Reducing environmental impact of refrigeration technology

written by Pavel Makhnatch (under supervision of Rahmatollah Khodabandeh and Björn Palm)

Published Feb 29, 2016

Many common refrigerants are strong greenhouse gases and therefore contribute to global warming. Significant greenhouse gases reduction is necessary in order to limit global average temperature increase and prevent undesirable climate effects. This article presents some work performed at the Department of Energy Technology at KTH within the research area of refrigerants with low GWP.

Assessing environmental impact of refrigeration systems

Since ozone depleting refrigerants being replaced worldwide, the environmental concerns shifted towards high contribution of refrigeration systems to global warming. Several environmental metrics are used to assess the contribution of a refrigerants and refrigeration systems to global warming. GWP is perhaps the most commonly used environmental metric. GWP is the index, which compares the global warming impact of an emission of a greenhouse gas in relation to the impact from the emission of similar amount of CO2. GWP is an easy metric to use: the smaller the GWP, the lower contribution of a substance to the global warming.

In addition to the effects accounted by GWP, any refrigeration system indirectly affects the environment. The indirect impact is originated from CO2 emissions from the energy production processes. In order to indicate the overall environmental impact from a refrigeration system during it operation, another environmental indicator, named TEWI, is used. TEWI accounts for the direct effect of refrigerant released during the lifetime of the equipment and the indirect impact of CO2 emissions from fossil fuels used to generate energy to operate the equipment throughout its lifetime.

TEWI metric is more indicative than the GWP, but it is not taking in account all the relevant indirect emissions involved into refrigerant life cycle such as emissions related to the manufacture and transportation of the system and refrigerant. Hence, another indicator – LCCP - is used to account for all GWP related to the refrigeration system operation, including environmental impact of substances emitted during the process of refrigerant production and transportation.

An LCCP analysis has been performed to estimate the total environmental performance of an air/water heat pump system capable of covering the heating demand of a residential multifamily building located at various European climates. Several refrigerants have been considered in order to identify those with lowest environmental impact. The analyses has been performed for three different locations that represent European climates: Athens (warmer climate, 3590 heating hours), Strasbourg (average, 4910 h) and Helsinki (colder, 6446 h). Figure 1 presents the varying ambient temperatures and heating hours amount for these climates.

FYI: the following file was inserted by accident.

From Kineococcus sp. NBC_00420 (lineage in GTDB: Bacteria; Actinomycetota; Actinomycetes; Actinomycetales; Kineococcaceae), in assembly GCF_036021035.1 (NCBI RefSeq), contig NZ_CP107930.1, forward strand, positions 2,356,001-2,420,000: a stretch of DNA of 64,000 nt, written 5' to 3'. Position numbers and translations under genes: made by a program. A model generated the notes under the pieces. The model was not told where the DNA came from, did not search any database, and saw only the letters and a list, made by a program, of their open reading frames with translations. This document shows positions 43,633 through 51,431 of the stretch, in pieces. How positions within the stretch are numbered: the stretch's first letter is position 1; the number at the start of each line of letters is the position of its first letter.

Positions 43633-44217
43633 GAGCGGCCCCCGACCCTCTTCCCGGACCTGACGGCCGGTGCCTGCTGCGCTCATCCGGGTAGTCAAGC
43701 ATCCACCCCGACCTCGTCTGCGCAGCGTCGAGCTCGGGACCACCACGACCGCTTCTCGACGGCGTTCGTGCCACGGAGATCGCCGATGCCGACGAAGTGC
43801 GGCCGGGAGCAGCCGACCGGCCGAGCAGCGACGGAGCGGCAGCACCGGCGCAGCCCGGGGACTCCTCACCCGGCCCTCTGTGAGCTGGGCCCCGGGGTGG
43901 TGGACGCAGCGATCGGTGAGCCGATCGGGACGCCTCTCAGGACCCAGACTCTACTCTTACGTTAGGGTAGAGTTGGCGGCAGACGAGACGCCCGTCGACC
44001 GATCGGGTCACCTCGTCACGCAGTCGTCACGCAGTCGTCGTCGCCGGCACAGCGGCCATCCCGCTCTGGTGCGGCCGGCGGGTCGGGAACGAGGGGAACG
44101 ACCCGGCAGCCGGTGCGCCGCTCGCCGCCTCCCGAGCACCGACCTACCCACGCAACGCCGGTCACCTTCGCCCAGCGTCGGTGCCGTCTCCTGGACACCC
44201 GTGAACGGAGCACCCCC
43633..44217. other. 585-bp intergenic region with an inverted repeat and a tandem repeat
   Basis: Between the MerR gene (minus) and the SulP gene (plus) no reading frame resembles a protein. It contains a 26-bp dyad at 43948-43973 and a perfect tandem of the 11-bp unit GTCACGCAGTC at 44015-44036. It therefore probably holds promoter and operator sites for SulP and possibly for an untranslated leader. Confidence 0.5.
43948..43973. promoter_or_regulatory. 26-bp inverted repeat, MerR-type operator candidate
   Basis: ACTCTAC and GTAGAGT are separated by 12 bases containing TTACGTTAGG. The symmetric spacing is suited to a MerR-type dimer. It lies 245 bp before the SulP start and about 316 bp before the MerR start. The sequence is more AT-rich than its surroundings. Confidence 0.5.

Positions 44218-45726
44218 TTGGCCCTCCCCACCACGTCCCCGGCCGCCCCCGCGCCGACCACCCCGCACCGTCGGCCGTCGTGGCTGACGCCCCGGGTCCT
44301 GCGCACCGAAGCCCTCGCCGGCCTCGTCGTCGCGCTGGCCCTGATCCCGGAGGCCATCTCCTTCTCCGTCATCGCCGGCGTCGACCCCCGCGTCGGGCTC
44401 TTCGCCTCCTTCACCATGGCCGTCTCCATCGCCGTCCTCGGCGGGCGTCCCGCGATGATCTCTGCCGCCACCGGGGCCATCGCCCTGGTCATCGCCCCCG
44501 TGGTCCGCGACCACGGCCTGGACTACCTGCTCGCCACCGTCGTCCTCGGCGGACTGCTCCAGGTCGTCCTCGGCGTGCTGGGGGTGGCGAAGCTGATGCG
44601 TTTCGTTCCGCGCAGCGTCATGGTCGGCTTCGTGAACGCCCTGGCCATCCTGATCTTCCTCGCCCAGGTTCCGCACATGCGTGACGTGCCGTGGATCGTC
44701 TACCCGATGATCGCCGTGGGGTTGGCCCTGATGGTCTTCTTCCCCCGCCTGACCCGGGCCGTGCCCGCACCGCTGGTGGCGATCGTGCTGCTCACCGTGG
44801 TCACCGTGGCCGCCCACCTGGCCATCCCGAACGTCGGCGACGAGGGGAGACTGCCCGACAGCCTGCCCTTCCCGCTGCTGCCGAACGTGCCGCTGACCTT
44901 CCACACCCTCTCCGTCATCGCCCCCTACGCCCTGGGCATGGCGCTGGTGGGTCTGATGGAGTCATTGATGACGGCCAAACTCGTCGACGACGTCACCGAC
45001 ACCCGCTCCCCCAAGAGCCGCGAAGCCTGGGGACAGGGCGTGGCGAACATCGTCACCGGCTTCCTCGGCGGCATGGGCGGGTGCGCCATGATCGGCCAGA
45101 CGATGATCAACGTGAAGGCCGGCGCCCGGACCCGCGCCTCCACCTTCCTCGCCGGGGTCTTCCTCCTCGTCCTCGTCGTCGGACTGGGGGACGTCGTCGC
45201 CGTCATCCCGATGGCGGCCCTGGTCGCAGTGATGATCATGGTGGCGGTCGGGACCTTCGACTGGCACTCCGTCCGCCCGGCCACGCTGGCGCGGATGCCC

Figure 1 - Amount of the heating hours for every temperature bin

Since heat pump faces different operation conditions, its seasonal performance is varying depending on climate. For instance, refrigerant R152a is clearly more efficient in warmer climates, where it leads to a system that under the greater part of the heating season operated with better COP that alternative refrigerants. Similarly hydrocarbons reach similar or better seasonal efficiency at colder climates (see Figure 2, Table 1).

Table 1 - SCOP values for different refrigerants

Refrigerant

R152a

R290

R1234yf

R1270

R410A

SCOP warmer

5.21

5.04

4.94

5.01

4.82

SCOP average

4.17

4.11

3.88

4.12

3.96

SCOP colder

3.37

3.37

3.14

3.40

3.25

The calculated values of life cycle climate performance are presented on Figures 3-5. The LCCP value of heat pump operating in colder climates is greater than LCCP values of heat pump operating in warmer climates. This can be explained with the longer heat pump annual operating time at colder climates and higher temperature lift of heat pump system. When comparing different refrigerants within specific climates, the best low GWP refrigerant is the one with highest SCOP values. This is due to the very small direct emissions of low GWP refrigerant.

Figure 2. Modeled heating COP of the heat pump over a range of ambient temperatures
Figure 3. Total lifetime CO2-equivalent emissions associated with heat pump operation, warmer climate example (Athens)
Figure 4. Total lifetime CO2-equivalent emissions associated with heat pump operation, average climate example (Strasbourg)
Figure 5. Total lifetime CO2-equivalent emissions associated with heat pump operation, colder climate example (Helsinki)

The result of the study highlight how environmental impact of the system is dependent not only on the choice of refrigerant, but also on the choice of the location of a single system with identical refrigerant. This is particularly important when attempting to judge in the environmental performance of a system thought to be placed on European market by LCCP analysis at only one single climate/location.

For more details on the assumptions please refer to the original work [1].

New refrigerants for future heat pump systems

Selection of environmentally friendly refrigerant for heat pump systems continued in another work [2]. A number of lower GWP replacements have been considered as replacements to R410A in a domestic heat pump unit with 10 kW rated heating capacity. The performance of the unit was tested using R410A and modelled with other refrigerants (R32, R152a, R290, R1270, R1234ze(E) and R1234yf) with an aid of validated heat pump unit model.